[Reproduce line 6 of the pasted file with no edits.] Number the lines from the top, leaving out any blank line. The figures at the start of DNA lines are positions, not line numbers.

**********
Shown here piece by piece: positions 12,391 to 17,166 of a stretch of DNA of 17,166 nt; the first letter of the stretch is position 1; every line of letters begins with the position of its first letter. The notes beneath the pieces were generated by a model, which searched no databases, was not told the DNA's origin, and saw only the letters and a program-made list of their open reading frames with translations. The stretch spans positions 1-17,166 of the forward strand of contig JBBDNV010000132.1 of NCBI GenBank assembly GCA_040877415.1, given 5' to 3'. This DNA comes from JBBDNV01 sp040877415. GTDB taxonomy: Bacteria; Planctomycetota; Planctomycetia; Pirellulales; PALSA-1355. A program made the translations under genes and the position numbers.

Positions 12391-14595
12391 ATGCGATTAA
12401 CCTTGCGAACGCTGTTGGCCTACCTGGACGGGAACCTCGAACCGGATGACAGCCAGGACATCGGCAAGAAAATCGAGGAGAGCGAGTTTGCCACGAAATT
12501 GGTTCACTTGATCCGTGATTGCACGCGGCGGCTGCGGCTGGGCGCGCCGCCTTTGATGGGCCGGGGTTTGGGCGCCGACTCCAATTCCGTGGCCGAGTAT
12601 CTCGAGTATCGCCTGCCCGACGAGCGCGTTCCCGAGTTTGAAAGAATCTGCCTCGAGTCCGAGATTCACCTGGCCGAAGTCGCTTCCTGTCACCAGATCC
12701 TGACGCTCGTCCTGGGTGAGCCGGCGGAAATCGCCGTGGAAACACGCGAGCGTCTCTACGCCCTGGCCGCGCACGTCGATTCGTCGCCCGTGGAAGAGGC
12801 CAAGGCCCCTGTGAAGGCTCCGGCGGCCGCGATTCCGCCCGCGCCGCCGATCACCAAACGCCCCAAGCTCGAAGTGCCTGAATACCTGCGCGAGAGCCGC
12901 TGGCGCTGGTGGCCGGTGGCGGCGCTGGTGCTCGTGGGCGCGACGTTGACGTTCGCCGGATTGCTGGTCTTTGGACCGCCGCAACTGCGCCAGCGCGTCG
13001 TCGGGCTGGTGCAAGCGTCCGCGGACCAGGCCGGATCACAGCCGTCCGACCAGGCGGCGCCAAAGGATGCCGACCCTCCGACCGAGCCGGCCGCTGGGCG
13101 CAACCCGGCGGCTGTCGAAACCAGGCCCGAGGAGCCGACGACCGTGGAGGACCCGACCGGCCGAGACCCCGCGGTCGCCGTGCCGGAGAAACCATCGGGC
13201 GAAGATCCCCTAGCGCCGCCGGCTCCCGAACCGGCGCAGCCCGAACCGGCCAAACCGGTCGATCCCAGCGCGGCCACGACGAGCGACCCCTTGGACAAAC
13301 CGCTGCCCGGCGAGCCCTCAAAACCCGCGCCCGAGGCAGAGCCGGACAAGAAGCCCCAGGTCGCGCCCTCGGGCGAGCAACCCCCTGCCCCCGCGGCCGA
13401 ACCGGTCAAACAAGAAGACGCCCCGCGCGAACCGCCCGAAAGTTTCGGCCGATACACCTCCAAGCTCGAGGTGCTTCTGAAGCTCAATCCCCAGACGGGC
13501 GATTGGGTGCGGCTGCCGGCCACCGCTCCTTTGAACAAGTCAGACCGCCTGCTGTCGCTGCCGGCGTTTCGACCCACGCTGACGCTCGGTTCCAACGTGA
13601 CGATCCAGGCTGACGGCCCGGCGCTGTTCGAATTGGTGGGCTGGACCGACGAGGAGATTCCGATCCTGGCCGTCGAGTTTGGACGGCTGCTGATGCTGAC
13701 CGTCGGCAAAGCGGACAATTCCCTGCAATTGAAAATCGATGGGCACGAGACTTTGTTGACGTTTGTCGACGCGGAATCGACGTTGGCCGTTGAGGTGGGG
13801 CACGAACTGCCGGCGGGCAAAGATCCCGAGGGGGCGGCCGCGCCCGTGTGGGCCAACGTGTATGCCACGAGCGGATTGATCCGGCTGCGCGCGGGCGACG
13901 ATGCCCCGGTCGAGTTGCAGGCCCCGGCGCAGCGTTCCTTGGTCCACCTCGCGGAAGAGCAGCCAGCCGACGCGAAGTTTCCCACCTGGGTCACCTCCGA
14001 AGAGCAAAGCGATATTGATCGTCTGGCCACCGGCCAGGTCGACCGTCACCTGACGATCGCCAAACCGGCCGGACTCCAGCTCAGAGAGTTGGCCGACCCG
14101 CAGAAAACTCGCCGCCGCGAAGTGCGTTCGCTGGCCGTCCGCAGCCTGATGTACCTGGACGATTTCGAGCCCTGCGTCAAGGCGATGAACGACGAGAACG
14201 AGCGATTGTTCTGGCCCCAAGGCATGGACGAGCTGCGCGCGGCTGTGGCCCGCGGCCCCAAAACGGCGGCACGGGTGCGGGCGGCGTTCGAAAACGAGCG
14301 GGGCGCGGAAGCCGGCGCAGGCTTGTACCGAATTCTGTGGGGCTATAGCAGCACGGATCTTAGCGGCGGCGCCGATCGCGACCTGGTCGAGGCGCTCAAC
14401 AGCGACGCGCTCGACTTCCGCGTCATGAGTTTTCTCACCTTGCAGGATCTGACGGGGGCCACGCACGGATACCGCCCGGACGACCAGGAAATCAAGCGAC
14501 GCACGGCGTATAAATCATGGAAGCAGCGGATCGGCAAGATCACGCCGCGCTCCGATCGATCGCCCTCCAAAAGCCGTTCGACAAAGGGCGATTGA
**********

12601 CTCGAGTATCGCCTGCCCGACGAGCGCGTTCCCGAGTTTGAAAGAATCTGCCTCGAGTCCGAGATTCACCTGGCCGAAGTCGCTTCCTGTCACCAGATCC